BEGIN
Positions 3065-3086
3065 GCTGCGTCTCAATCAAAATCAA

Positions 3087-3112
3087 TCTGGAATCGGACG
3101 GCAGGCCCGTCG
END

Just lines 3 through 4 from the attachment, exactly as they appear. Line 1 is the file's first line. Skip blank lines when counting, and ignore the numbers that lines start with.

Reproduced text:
Positions 3087-3112
3087 TCTGGAATCGGACG